Don’t be a PRUDE. The pelvic floor is important and we need to talk about it.

 

I didn’t know I had fractured my spine as a freshman in high-school until I was 43 years old and my hip ‘blew out’.  What does my hip pain have to do with a spinal injury?  I am a bodyworker whose job it is to discover dysfunctional patterns in my client’s bodies and help them bring balance before it causes a chronic problem, however, I couldn’t see it in myself until irreversible damage was done.  My story may be unique to my body but the treatment I discovered through the process will help many others.

 

As a student athlete on the track team my events were high-jump, shot-put and discus.  Every day after school the team practiced, many times until almost dark.  I remember practicing late one day, very tired, but I was jumping very well that day, I got up to 4’10” which is just a foot shorter than I am now.  Excited and wanting to jump higher, I raised the bar slightly and tried again, this time knocking the bar off the stand and onto the mat.  Just as I fell to the mat, all my body weight landed on the bar on my right lower back.  I was immediately in sharp, shooting pain, a lot of pain.  However, I could ‘walk it off’ and limp home.

 

That night it hurt badly, but my parents decided to make me comfortable by adjusting my bed so I could sleep sitting upright and I rested that night.  The next day, month, and years, I functioned, even though there was a near-constant ache in my back.  I was never diagnosed by a doctor for the symptom, and I carried on with my life.  Searching for relief of back pain naturally was the journey that led me to a 21-year long career in health and wellness (which is a story for another time).  Bottom line is, 30 years after hurting my back, my hip blew out without warning.

 

The day my hip got my attention I was teaching a class and during the course of the day my hip started hurting, and it hurt worse and worse as the day wore on, and it didn’t stop hurting with every step until I had laparoscopic debridement surgery almost a year later.  It was discovered that I had worn down the cartilage protecting the bone and frayed the labrum in my right hip.  Every step I took was bone-on-bone which was the cause of the intense pain.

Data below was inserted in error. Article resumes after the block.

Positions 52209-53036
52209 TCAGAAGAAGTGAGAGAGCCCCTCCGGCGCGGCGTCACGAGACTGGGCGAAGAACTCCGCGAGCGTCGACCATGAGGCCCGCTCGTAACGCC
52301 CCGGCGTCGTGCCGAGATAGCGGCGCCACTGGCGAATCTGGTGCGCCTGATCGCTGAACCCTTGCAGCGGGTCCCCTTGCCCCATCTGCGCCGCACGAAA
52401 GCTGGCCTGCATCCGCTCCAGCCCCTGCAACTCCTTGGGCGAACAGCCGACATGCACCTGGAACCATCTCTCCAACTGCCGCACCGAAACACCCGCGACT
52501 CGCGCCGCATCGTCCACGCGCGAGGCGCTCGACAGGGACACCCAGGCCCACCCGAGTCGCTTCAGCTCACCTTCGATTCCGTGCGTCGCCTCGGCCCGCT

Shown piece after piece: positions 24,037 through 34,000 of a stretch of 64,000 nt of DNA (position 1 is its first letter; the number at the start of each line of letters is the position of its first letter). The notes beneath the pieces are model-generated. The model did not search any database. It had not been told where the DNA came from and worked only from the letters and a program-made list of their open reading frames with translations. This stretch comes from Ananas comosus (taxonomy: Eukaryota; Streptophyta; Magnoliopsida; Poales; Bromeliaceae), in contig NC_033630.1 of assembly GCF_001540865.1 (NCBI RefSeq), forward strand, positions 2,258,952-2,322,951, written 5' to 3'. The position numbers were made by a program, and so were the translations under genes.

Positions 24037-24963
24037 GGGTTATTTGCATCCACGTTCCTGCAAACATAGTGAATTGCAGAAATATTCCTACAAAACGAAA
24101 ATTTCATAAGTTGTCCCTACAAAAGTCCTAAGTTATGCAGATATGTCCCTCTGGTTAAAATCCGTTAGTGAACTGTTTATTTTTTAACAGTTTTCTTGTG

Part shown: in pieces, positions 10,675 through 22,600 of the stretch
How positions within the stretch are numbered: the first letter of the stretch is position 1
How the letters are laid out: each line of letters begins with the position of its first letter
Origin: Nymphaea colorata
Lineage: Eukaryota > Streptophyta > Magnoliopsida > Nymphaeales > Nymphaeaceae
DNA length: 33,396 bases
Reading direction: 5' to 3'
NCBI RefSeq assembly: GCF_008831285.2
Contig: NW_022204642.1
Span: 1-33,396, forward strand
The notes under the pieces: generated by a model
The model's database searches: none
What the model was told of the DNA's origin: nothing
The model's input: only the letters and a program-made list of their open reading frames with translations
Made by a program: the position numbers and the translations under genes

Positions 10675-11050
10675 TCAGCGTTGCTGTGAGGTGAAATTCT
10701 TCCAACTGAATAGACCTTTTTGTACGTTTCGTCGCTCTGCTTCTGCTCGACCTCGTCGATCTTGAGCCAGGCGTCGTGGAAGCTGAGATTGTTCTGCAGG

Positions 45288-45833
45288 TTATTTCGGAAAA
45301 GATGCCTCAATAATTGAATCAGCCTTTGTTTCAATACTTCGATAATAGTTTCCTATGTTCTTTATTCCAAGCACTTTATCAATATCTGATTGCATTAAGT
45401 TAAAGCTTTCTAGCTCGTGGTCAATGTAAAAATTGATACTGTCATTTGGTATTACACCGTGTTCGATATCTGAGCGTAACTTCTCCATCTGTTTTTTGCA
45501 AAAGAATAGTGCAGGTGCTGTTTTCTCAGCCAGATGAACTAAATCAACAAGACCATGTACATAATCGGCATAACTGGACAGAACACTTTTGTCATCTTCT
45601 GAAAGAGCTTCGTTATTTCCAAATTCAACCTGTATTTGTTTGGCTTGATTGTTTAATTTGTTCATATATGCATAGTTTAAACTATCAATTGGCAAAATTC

While rehabilitating from surgery, I had time alone to focus on myself and put all the pieces together.  There was extra bone on the lumbar vertebrae on the right side, where I landed on the high jump bar and fractured it.  As bones heal from breaks, they create extra bone and make that site stronger than their adjacent areas.  Because of the fracture it appeared from x-rays that I had a natural fusion in the facet joints of L4, L5, and S1 on the right side only.  I have always been an active and athletic person.  As I moved around, exercised, and continued to grow a little more, my body compensated in a dysfunctional and unsustainable way.  The lumbar spine went into an anterior rotation to the right and I developed scoliosis, a c-curve to the right where the left side was left in a constant eccentric load.  The left SI joint stopped mobilizing because it was already pulled too tight, and had the job of stabilizing the load of my upper body on my hips.

 

Putting it simply, my hips shifted to the right, and because of the extra body weight on that side, the femur displaced laterally (to the side) 30 degrees out of the joint.  This was just enough to rub the joint the wrong way.  Over time, I had damaged the joint.  Now that I finally knew the cause, I could help my body fix the root of the problem.  I didn’t just want to heal my hip, I wanted to change my pattern, so that it’s sustainably functional… for the rest of my life.  Of course, I had to do all of this without my osteopathic surgeon helping because he is limited by liability and the insurance companies to only treat the symptom.  Since the symptom was my hip, I had to rehab my spinal injury on my own.

After surgery, I couldn’t put more than 50% of my weight on that right side, and I had to use crutches to get around.  After a while, I went down to one crutch, on my left side.  After walking for a month with most of my body weight on my left side, although I was sore, however, I observed strength developing for the first time in my left lumbars.  I started working with them daily and discovered I could hold the weight of my hips off my right hip by using my left lower back muscles and working to mobilize the left SI joint.  The discovery took on a whole new meaning when I dug deeper into the pelvis for muscular support.  This is where the pelvic floor took on a new importance to me personally and professionally.  This isn’t just a ‘me’ problem because I have a unique circumstance.  This information is for the masses!